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A Study of the Literary Works for Educating Offspring by Female Poets in Ch'ing China
Literature for Educating Offspring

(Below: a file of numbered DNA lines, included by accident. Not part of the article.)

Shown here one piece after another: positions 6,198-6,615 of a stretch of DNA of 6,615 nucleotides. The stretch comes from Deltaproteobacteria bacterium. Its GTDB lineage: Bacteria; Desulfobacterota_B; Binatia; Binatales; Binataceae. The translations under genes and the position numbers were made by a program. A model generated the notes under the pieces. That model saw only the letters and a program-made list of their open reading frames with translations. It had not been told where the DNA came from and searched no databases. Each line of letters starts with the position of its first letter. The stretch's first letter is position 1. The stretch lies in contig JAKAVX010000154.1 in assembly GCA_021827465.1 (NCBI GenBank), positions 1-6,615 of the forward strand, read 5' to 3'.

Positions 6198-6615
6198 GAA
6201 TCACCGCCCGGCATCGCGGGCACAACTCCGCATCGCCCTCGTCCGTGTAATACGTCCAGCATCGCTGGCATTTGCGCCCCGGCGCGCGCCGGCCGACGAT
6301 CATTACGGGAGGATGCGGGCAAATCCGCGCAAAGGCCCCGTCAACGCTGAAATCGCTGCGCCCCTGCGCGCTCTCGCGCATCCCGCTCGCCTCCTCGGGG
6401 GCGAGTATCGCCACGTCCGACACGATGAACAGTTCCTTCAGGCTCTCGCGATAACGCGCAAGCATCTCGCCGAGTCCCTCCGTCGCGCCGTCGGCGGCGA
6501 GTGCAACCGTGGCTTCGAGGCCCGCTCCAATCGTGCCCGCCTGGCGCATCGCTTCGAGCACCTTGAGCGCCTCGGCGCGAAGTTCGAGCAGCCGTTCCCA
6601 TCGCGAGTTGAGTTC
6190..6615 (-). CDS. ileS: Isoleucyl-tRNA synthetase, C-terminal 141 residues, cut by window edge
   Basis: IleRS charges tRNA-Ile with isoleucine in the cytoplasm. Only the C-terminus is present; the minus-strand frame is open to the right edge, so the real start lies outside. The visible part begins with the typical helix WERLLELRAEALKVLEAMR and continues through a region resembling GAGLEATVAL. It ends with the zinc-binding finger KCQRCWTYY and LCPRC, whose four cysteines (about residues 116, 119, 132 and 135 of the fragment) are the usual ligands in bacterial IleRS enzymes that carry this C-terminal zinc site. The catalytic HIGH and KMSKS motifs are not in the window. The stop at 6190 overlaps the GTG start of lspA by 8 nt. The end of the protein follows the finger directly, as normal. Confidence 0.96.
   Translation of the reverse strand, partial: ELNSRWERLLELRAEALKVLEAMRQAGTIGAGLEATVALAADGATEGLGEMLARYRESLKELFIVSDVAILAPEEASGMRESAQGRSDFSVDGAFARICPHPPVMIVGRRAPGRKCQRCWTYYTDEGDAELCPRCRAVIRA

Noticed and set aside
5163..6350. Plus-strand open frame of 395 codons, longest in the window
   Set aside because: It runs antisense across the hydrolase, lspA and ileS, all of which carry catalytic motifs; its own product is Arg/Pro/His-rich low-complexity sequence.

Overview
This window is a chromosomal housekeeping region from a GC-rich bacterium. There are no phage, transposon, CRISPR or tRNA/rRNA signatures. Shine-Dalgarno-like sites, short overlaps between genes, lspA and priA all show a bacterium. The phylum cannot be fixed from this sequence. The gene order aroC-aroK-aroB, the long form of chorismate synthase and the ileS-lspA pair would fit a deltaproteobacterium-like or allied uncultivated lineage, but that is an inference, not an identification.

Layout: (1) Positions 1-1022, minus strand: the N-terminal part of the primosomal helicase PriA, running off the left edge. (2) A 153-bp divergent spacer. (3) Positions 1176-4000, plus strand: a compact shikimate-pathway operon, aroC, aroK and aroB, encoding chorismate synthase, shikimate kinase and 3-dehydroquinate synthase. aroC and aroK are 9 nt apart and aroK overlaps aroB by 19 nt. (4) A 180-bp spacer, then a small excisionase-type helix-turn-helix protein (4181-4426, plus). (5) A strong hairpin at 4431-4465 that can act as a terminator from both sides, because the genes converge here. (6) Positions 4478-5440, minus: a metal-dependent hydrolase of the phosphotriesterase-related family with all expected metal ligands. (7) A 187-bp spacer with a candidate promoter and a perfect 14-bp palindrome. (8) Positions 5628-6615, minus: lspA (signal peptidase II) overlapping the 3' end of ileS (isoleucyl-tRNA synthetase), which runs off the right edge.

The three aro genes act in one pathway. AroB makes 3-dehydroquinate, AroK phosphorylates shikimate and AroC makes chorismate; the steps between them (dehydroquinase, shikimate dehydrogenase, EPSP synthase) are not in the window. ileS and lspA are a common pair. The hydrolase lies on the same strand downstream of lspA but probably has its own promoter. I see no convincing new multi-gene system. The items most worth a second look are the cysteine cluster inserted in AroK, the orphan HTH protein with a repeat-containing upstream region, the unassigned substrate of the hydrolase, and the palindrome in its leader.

The aims of this thesis are to explore the ideas of educating offspring in the literary works by female poets in Ch'ing China, and to analyze the differences between the different phases and regions. The primary historical sources, such as poetry anthologies, including Jiefang Ji, Guixiu Zhengshi Ji (and supplements), the Guo Chao Gui Xiu Zheng Shi Ji, are used. 285 poems written by 213 female poets are analyzed, and the average piece of each poet writes 1.34. It is found that chronologically 169 poems are written in the 1644-1795 phase, the rest of 116 poems are in the 1796-1874 one. Geographically, most of poems written by poets in Jiangsu Province, followed by ones in Zhejiang Province, especially who located in the Jiangnan region; there are 47% of all poets and 44% of total sum o f poems. As to the content of those poems, there is no difference between the works of Jiangnan region and others. According to the objects, the lessons were intended to instruct, over 50% poems in both phases are concerned with the boys' education, followed by the girls' education, between 12% and 14%. Others include the education of daughters-in-law, and the expression of author’s feelings. The contents of poems for educating offspring include the elements of knowledge and moral character. For son, mothers always emphasize the importance of study, the sages and great men as role model to improve their behavior and morality, and the preparation of imperial examination, which will bring good reputation and glory for their family and its ancestors. When they study, industry is emphasized, and they work and get along with others, prudence is important. However, they should have good moral character and live with others. For daughters, mothers’ expectations are similar but with modifications. On morality, obeisance and filial piety are preached. On studying, most of parents did not think that women's virtues and their talents are mutually exclusive, and the books assigned are not confined to textbooks for women. However, there is the tendency to recommend the treatise Neize in the Liji, while some do read Four Books and Five Classics. After study, most mothers expected their daughters to be a good wife and mother in the future. Lastly, there shows the impact of social gender in keze poetry. Concepts such as the heaven over earth and man over woman always exist in those works, but those mothers do not intentionally degrade their daughter's social status. And the ways female poets educated their sons and daughters cohered to social expectations of gender roles and labor division.
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